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    You are in: Home / charlie #5's Public Recipes
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    111 Recipes

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    Found this recipe at the Mariquita Farm site. Putting here for safe-keeping. Haven't tried it yet.

    Recipe #456510

    A new friend on a forum I read posted this recipe from the Ball Complete Book of Home Canning. Haven't tried it yet, but sounds yummy. Can't wait for those tomatoes to come on.

    Recipe #454625

    I haven't lived in Pittsburgh for 25 years, but everyone from there is familiar with a bbq chipped ham sandwich. Everyone also has their own recipe. Thought with the Steelers going on to another SuperBowl, I'd post my mother's recipe for BBQ ham sandwiches. In Pittsburgh, there is a deli called Isaly's. They are famous for their chip chopped ham. If you can find this, it's the best. If not, simply ask your deli to shave or chip their cheapest ham or whatever ham is on sale, like a cooked ham or something. You want it pretty much falling apart. This will do as a substitute. The person working the deli counter will hate you for having them shave the ham, as it takes a while, but just smile:) and say thank you. This site won't allow for me to enter chip chopped ham, but now you know what is meant:) My mother has been deceased for many years, so I can't ask her what she meant by a family-size ketchup. That's what the recipe called for. I imagine it was those glass bottled ketchups that use to be on every table, but I am unsure of the size. Sorry. I'm guessing it was the 14 oz size. Oh, and if you're making this for Superbowl Sunday, it has to be Heinz ketchup since that's from Pittsburgh:) Let me know if it works out. Go Steelers!

    Recipe #447400

    Found this at the Instructables website and want to try it with an herbal tea. Love the idea for the mold being made of powdered sugar. Putting here for safe keeping. Haven't tried yet. These would make a nice gift for a sick friend. Unsure cook times. The instructions indicated that the following might be good additions for a lozenger, although I'm not sure what amounts: * Horehound - (be careful - this stuff is strong!) pain reliever, stimulates digestion * Echinacea - best before full onset of cold, anti-bacterial + blood cleanser * Peppermint - expectorant, decongestant and mild pain reliever * Eucalyptus - relieves congestion * Camphor - relieves congestion * Ginger - pain relieving, antiseptic and antioxidant * Goldenseal - antiseptic and immune stimulant * Licorice - anti-viral, chest and throat soother * Sage - good for sore throats * Fennugreek - expectorant * Juniper - relieves congestion * Yarrow - reduces fevers and inflammation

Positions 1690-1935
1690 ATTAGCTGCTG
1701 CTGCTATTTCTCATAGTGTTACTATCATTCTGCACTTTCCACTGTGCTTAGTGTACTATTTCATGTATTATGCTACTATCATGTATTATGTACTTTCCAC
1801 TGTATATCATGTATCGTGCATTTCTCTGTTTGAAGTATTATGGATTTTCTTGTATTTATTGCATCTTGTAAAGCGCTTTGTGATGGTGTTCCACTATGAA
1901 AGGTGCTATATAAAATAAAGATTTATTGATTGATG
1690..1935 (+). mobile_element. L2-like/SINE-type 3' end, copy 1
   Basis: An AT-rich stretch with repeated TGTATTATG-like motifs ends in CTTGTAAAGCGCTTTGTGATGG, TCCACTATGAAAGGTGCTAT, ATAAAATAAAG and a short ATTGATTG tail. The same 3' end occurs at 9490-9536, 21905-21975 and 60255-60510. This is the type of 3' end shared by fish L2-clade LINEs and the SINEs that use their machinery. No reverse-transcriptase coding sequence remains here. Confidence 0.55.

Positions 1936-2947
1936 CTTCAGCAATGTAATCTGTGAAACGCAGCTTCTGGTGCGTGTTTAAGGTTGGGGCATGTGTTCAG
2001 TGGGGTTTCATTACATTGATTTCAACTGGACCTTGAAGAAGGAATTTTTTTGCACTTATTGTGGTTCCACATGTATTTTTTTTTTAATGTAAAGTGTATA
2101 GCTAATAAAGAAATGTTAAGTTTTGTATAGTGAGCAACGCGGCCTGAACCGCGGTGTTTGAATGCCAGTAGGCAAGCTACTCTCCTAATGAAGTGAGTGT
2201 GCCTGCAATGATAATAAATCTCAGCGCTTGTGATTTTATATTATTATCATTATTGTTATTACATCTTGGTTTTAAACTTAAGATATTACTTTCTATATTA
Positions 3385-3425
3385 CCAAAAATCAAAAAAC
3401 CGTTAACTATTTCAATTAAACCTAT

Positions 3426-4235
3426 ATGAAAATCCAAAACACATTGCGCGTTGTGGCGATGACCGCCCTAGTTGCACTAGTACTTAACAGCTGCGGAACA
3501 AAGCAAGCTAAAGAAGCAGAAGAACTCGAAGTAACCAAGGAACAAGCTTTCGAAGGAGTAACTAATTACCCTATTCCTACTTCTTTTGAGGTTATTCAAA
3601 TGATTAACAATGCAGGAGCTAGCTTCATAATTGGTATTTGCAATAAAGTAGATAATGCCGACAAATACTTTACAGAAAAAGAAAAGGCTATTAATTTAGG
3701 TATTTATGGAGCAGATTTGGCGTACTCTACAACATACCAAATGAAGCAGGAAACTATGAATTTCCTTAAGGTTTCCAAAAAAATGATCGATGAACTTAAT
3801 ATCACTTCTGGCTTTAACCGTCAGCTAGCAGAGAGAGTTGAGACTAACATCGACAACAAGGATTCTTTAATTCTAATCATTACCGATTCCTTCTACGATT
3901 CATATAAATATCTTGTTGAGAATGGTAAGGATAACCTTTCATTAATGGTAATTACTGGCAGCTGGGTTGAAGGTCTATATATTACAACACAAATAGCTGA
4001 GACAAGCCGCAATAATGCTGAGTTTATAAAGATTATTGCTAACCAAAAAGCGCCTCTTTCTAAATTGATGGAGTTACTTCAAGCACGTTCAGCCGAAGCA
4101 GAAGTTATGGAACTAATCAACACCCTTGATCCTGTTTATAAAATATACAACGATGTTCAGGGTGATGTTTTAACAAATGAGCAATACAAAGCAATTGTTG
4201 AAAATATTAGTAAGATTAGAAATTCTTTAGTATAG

Recipe #414580

    This recipe actually calls for a beef roast, but I make it with home-canned beef roast (2 pint-sized jars - about 2 lbs beef total). Bet it would be equally delicious with deer. I've been working on putting together what is known as "3 month food storage recipes". These would be recipes with ingredients that would all be easily stored in your pantry. This is a deliciously easy meal. We like it over egg noodles or mashed potatoes. Sometimes we like to change it up a bit with some green pepper, mushrooms, parsley, rosemary, red cooking wine. This makes great hot roast beef sandwiches with gravy. Completely change it up and turn it into delicious stew by adding potato chunks, carrots, celery. (When using the home-canned beef, I use any liquid in the jar too. Shred the beef and mix with the soups. I obviously don't cook it as long if I'm using my home-canned beef - Just heat through.)

    Recipe #390403

    My Mom was a joker at heart & would occasionally serve the below meal to unsuspecting guests in our home. I’m sure you can come up with many different variations. Our family did it for April Fool’s Day one year. My husband didn’t get utensils ‘til the last course (haha). Ok, I apologize for not making these instructions more clear. I’m not very articulate and have had a difficult time explaining how this works. That said, it is a fun game for a young family and it’s worth trying to get the idea across. So, here goes my second attempt to explain how this works. First, disregard the ingredients. I needed to list something in order to post on Zaar. And, while this isn’t really a recipe, I still think it fits with the Zaar family. This is more of a menu. From the items listed in the instruction section, choose what items you would like included on your dinner menu. Bare in mind that the silverware is part of the menu. Now take a sheet of paper and divide it into four sections. The first section you will list what items you have chosen to make available for dinner. However, list them in “code”. Don’t list what the “real” item is. The next three sections of your paper are for meal coarses. So, divide how many items you have listed on the menu section of the paper by three. Draw that many lines across each “coarse” section. So, if I have 12 items in my menu section, each coarse section of the page will have 4 blank lines for the person to fill in their dinner choices. As stated, the individual may unknowingly order mashed potatoes as a first coarse, but inadvertently order their fork as their third coarse. Oops. Now serve your unwitting family their dinner according to their coarse choices. Let me know if you come up with some different fun menu items to choose from. Hope this is easier to understand than my initial instructions. Ok, I keep tweaking the description here. Sorry, but all you great Zaar folks are helping me write this in a manner that it makes sense. Yes - give each diner a blank form to fill out their personal menus.